Month: October 2017

Scott Galloway is one angry guy. He’s a professor at the NYU Stern School of Business, where he teaches brand strategy and digital marketing, and he’s the founder of consulting firm L2. Stern has become a bit of a media star recently on his (accurate) prediction that Amazon should consider buying Whole Foods. You might
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This article is part of a “Reporter’s Notebook” series, wherein CNBC journalists submit tales and observations from the field. To Elon Musk’s audience, the storied entrepreneur is less of a CEO than he is a rockstar. That’s what I learned after covering an afternoon of events by his companies SpaceX and Tesla in Australia, where
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Manhattan apartment sales were the strongest in two years, although prices at the top end continue to come under pressure. Total sales increased 13 percent in the third quarter compared with a year ago, according to a report from Douglas Elliman Real Estate and Miller Samuel Real Estate Appraisers and Consultants. Yet stronger sales were
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Finally, as the stock market surges into October, Cramer noticed a dozen unusual stock groups that have been gaining momentum. “Given that we are going into earnings season, it’s rather strange, and, I should add, actually incredibly healthy to see so many stocks from so many sectors running into their quarters,” he said. “Normally I’d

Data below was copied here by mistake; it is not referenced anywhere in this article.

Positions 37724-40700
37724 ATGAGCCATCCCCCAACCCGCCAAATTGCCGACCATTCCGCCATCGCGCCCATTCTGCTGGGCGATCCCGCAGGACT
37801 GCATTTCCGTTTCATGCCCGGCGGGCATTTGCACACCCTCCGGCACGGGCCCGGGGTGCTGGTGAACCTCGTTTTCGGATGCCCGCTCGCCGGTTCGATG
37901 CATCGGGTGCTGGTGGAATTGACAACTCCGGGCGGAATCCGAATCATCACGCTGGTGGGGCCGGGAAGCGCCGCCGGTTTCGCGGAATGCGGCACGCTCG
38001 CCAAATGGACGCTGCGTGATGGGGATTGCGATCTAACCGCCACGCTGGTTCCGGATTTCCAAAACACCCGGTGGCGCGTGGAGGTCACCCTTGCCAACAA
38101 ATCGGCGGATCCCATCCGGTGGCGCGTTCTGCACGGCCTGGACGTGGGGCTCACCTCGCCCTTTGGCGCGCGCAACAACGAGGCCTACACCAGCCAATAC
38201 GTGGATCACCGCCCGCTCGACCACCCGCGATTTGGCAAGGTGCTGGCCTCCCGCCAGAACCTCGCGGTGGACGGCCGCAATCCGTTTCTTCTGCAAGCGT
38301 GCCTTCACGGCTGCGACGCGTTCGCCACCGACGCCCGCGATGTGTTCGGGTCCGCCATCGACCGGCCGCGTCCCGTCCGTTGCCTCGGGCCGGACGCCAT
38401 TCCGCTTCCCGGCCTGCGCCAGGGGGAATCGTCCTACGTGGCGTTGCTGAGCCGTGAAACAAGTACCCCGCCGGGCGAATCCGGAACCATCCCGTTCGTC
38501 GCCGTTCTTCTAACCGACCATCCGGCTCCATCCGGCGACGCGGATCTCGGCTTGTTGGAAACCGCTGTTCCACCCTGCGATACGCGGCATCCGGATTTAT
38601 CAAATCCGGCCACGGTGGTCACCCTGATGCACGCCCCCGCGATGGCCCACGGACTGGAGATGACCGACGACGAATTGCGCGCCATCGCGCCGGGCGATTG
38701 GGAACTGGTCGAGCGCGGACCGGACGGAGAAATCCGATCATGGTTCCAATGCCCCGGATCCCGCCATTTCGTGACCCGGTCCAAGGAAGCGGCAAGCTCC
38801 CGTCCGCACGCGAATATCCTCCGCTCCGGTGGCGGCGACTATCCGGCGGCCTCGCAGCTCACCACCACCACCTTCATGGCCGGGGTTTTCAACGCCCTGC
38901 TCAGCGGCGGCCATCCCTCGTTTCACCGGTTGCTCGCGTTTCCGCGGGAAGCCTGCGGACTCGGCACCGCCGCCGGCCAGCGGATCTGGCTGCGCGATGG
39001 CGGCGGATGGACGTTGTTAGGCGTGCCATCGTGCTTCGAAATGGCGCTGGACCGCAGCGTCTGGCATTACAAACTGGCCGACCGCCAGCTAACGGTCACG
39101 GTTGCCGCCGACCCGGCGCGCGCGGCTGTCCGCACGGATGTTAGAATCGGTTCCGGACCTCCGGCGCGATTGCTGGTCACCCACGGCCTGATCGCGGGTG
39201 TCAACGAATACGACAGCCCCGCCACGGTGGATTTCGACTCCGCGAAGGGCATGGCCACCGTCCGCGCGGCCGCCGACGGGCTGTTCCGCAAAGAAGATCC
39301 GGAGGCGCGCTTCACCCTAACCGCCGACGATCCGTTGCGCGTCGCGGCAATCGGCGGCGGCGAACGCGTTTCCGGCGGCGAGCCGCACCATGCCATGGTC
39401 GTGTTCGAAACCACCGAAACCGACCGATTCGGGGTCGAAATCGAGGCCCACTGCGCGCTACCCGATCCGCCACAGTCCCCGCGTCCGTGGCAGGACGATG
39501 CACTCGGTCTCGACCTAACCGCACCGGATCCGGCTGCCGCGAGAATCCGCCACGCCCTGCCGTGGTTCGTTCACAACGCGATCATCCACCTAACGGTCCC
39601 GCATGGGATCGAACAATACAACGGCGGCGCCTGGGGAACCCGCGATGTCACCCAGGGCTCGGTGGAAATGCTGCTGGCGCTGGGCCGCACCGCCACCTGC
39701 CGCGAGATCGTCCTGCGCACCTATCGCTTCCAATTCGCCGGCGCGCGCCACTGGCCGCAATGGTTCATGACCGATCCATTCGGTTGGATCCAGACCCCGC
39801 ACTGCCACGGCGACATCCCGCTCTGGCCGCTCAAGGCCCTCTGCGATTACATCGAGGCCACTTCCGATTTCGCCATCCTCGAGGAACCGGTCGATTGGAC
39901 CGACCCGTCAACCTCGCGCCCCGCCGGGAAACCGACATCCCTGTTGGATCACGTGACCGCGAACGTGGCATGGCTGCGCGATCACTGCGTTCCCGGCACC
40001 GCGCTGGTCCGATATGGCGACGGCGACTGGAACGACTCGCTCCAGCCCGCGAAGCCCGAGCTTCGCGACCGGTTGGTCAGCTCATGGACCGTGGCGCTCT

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In the immediate wake of the deadliest mass shooting in the U.S., some of Las Vegas’ conference halls and resorts served as makeshift shelters, housing injured concert-goers and distraught residents. But as the day progressed, streets and hotels were reopening, and so far, most events look to be proceeding as planned, but with added precautions.
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Check out the companies making headlines after the bell on Monday: Shares of Tesla fell 1.5 percent in extended trading after the company reported disappointing Model 3 delivery figures for the third quarter. Shares of Goldman Sachs edged lower in extended trade, after gaining 1.5 percent in the normal session. Earlier Monday, the company announced
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How so? First, HSA contributions are tax deductible. Second, money saved in an HSA — up to $3,400 per year for people with an individual health plan and $6,750 for those with a family plan — can grow tax-deferred. This is especially advantageous for younger savers with fewer likely medical expenses and, therefore, potential withdrawals,
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Robyn Mancell sold her Southern California, four bedroom home four years ago when her youngest child left. She moved to a cheaper, one bedroom apartment nearby. “There was a lot of upkeep,” the 58-year-old said of her former place. As some empty nesters and retirees decide to downsize, giving up a mortgage for a rental
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